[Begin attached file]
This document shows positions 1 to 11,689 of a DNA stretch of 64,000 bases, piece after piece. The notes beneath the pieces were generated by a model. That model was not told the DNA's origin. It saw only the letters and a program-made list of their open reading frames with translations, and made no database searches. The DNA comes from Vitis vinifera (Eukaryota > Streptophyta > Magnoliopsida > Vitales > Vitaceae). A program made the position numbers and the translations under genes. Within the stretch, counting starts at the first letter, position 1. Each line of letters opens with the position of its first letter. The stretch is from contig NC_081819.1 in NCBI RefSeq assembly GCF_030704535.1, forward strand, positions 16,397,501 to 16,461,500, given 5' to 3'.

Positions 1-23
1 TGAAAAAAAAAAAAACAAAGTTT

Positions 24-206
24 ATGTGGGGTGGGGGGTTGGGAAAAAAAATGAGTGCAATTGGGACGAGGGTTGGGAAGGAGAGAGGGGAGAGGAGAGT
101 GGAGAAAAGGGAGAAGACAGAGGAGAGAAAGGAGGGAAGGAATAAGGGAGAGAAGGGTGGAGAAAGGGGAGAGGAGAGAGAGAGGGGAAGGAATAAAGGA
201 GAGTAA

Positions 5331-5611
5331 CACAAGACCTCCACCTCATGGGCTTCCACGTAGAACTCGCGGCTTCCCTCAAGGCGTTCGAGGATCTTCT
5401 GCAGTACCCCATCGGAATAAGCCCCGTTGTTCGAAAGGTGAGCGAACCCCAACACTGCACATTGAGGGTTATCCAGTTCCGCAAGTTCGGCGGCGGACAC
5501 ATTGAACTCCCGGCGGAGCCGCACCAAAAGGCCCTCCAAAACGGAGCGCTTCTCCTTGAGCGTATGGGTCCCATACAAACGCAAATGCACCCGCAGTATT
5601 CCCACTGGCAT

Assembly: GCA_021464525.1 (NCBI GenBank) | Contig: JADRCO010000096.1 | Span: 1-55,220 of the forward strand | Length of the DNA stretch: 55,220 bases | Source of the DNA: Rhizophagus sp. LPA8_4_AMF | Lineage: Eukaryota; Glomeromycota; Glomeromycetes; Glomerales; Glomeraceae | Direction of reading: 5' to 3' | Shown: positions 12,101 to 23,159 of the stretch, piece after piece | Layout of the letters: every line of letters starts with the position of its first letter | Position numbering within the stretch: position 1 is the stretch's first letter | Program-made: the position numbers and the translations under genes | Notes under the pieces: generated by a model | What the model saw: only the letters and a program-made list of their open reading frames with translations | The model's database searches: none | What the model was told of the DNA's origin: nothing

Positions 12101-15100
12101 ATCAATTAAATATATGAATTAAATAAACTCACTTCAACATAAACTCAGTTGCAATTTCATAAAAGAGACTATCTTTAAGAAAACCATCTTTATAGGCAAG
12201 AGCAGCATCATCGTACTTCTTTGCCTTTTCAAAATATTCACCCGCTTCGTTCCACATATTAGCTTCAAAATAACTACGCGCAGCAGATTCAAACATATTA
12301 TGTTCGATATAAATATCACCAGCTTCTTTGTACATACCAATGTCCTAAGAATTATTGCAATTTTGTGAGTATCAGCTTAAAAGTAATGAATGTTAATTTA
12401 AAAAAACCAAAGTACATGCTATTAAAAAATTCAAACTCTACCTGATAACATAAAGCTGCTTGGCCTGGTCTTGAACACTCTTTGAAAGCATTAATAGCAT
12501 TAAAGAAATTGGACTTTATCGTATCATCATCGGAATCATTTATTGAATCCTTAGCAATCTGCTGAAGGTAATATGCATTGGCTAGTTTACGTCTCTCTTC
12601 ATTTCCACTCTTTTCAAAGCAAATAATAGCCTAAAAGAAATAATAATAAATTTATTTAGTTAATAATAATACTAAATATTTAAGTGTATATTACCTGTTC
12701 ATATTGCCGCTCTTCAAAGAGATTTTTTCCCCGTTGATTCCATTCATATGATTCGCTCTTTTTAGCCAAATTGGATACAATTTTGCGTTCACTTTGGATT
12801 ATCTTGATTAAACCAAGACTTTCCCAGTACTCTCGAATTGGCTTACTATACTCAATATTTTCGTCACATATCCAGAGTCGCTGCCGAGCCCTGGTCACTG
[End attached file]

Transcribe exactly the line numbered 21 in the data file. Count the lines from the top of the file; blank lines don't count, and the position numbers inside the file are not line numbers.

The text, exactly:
12701 ATATTGCCGCTCTTCAAAGAGATTTTTTCCCCGTTGATTCCATTCATATGATTCGCTCTTTTTAGCCAAATTGGATACAATTTTGCGTTCACTTTGGATT